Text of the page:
UK unemployment falls below 7% for first time since 2008

The Office for National Statistics (ONS) this morning published its latest monthly labour market statistics, covering the quarter December 2013 – February 2014 . The figures show that unemployment fell by 77,000 on the previous quarter (September – November 2013), and now stands at 2.24 million, with the unemployment rate dropping on the previous quarter by 0.2% to 6.9%, the first time since the recession in 2008 that unemployment has fallen below 7.0%.

The number of people in employment increased by 239,000 on the previous quarter, and by 691,000 on the same period last year, to now stand at 30.39 million.

The number of JSA claimants fell for the 17th consecutive month in March, with 1.142 million people now claiming, and the figure a decrease of 32,800 on February and 386,100 on March 2013. Unemployment for those aged 18-24 has decreased by 27,000 on the previous quarter and the rate now stands at 17.2%, a decrease of 0.8% on last quarter, and 1.9% on the previous year.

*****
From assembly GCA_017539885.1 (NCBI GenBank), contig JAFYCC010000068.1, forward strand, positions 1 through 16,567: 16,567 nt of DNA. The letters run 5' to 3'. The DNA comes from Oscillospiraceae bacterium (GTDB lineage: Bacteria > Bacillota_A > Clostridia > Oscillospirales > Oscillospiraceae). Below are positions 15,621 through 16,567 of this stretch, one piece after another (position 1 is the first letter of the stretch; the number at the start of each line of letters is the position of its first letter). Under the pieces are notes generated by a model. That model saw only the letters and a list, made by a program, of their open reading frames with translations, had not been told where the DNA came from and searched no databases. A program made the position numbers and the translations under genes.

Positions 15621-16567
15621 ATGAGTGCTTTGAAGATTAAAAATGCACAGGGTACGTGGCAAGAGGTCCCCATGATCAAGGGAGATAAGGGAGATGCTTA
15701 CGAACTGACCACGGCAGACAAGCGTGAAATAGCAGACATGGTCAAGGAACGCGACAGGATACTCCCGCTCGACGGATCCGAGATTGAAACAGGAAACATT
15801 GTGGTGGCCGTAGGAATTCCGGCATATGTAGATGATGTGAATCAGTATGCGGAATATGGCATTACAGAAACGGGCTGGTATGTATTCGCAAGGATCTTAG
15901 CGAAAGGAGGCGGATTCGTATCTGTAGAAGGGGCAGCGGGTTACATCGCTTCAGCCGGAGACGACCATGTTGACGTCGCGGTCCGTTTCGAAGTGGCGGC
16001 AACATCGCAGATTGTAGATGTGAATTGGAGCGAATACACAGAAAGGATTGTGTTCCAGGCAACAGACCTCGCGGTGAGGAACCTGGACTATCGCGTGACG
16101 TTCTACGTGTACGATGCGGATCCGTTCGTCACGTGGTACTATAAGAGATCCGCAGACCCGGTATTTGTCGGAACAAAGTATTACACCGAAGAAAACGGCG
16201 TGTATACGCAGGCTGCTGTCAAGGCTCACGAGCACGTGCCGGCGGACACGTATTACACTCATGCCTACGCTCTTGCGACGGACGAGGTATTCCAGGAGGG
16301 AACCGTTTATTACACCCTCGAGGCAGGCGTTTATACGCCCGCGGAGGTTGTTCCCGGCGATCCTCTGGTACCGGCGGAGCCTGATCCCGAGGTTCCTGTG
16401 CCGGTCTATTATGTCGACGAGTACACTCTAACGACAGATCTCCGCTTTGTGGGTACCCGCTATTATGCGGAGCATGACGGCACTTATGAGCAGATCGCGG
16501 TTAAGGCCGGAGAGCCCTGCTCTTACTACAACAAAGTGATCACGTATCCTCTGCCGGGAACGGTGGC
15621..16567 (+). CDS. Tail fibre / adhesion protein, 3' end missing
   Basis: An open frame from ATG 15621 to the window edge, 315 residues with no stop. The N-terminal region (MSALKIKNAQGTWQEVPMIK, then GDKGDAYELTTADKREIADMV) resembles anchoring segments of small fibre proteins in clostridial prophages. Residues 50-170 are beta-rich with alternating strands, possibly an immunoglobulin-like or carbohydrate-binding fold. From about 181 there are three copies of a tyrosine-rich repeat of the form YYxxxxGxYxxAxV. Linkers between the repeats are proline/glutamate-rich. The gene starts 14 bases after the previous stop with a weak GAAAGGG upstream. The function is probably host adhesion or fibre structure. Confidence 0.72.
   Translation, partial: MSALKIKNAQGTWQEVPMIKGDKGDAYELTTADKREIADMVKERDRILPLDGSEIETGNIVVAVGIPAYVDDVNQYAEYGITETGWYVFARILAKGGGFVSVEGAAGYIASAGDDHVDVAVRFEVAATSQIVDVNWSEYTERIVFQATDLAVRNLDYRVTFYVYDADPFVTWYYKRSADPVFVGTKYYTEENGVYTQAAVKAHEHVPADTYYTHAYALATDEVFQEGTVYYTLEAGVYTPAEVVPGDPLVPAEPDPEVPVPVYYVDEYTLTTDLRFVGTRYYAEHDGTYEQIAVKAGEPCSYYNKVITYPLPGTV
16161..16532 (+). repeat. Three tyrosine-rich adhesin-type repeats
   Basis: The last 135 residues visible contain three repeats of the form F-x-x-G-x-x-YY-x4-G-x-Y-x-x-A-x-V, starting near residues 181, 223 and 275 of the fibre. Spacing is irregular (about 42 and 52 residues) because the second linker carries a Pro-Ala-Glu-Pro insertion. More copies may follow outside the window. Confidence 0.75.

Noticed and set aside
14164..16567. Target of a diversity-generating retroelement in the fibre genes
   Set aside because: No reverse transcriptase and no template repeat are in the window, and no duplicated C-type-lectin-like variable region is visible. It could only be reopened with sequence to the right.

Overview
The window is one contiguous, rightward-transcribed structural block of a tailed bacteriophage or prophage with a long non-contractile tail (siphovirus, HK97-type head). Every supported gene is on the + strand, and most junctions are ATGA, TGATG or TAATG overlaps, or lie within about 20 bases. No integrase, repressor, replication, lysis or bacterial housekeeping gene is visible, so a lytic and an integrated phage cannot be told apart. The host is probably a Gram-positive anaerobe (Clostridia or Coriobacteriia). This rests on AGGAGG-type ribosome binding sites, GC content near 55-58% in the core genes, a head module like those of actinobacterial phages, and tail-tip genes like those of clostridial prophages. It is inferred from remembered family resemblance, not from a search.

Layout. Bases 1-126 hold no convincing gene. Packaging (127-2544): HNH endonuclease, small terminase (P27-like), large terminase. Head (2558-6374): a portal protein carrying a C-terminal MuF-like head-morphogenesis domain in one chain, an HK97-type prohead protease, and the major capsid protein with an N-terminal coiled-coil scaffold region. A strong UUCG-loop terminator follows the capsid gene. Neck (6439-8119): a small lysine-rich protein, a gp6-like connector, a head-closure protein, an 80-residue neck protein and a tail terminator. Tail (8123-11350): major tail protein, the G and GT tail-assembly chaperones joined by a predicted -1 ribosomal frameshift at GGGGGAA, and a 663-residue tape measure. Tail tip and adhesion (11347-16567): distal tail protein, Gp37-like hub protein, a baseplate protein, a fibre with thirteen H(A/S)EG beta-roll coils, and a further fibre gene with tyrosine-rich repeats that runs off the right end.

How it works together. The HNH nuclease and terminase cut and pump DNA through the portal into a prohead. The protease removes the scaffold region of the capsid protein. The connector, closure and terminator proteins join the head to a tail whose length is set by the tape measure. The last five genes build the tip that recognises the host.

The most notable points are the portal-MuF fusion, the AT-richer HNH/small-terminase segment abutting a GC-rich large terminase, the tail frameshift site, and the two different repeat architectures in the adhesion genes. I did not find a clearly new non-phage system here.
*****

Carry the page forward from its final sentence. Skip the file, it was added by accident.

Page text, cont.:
Employment Minister Esther McVey has stated in response to the figures that: “More young people are in work, more women are in work, wages are going up, and more and more businesses are hiring – and it’s a credit to them that Britain is working again. But there is still more to do – which is why I’d go even further and call on more employers to work with us to tap into the talent pool the UK offers.”

Pete from PSI: The latest positive employment figures will be a boost to the UK Government as it continues to counter the Labour Party’s argument that the country is facing a ‘cost of living crisis’. However, as reports continue to emerge over the quality of the jobs being offered to those helping to bring down unemployment across the country, some commentators continue to question the value of these figures as a true assessment of UK unemployment.